Boris said...

Would legalizing drug trafficing help the economy? I highly doubt it. I can't even begin to imagine all of the loss of output the economy would experience. How many people would suck back their reefer all night and "forget" to come to work in the morning. How many people would fry themsleves and become completely worthless to the labor force? How many kids would become adicts and never persue higher education?

I could go on and on, but I won't. I don't think that legalized drugs would be used responsibly, and we'd get ourselves into a huge mess.

Dr. Tufte said...

This is more of a microeconomic issue, but I think Kid did a good job of sticking with the macro aspects.

Macroeconomically, I doubt that legalization of marijuana would do anything important. The reason is that this business already exists. Legalizing it will just make it change from going uncounted to counted. I think most of Kid's ideas revolve around better counting of GDP, rather than any change in the size of the economy.

Economists, particularly conservative ones, are well known for supporting some sort of marijuana legalization. The basic idea is that prohibition doesn't work very well on goods that have inelastic demands (which is the point that Micah made). Skip's arguments are not likely to follow for the same reason. He is actually relying on an assumption that demand is elastic, which is counter to the available evidence.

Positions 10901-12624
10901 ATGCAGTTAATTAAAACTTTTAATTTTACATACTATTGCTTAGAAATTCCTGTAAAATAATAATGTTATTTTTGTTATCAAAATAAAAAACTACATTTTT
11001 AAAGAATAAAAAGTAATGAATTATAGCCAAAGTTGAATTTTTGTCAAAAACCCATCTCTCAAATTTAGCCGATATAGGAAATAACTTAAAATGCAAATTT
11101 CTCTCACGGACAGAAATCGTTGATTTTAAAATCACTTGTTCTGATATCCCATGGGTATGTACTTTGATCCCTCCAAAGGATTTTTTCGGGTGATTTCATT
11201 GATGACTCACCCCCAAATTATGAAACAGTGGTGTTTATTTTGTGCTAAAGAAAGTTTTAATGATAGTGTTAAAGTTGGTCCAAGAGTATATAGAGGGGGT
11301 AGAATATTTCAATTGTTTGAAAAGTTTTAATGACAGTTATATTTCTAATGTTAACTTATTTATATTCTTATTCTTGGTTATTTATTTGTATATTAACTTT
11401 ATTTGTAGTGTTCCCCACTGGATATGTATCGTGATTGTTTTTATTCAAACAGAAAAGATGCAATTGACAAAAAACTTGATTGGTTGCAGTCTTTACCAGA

Rolf Tiblin said...

I believe that Kid has a valid point. Kid’s argument is for legalizing all drugs not just marijuana. There is however a side of this economic model that is going unnoticed. The cost and money that is coming from drugs is high due to the risks involved. If all illegal drugs were legalized the costs would fall to a pretty cheap level. The revenues that would possibly be put into GDP might not change the numbers much. Secondly there is the question of the possibility of continued money laundering. Even though drugs would be legal I hardly believe that the individuals selling them would run an ethically better business. Lastly cigarette smoking is on the verge of being outlawed (not that it will happen anytime soon), doesn’t it seem a little odd to be legalizing illegal products for revenue purposes and making legal vices illegal? Cigarettes will become the new underground economy and nothing would have changed.

kavindavis said...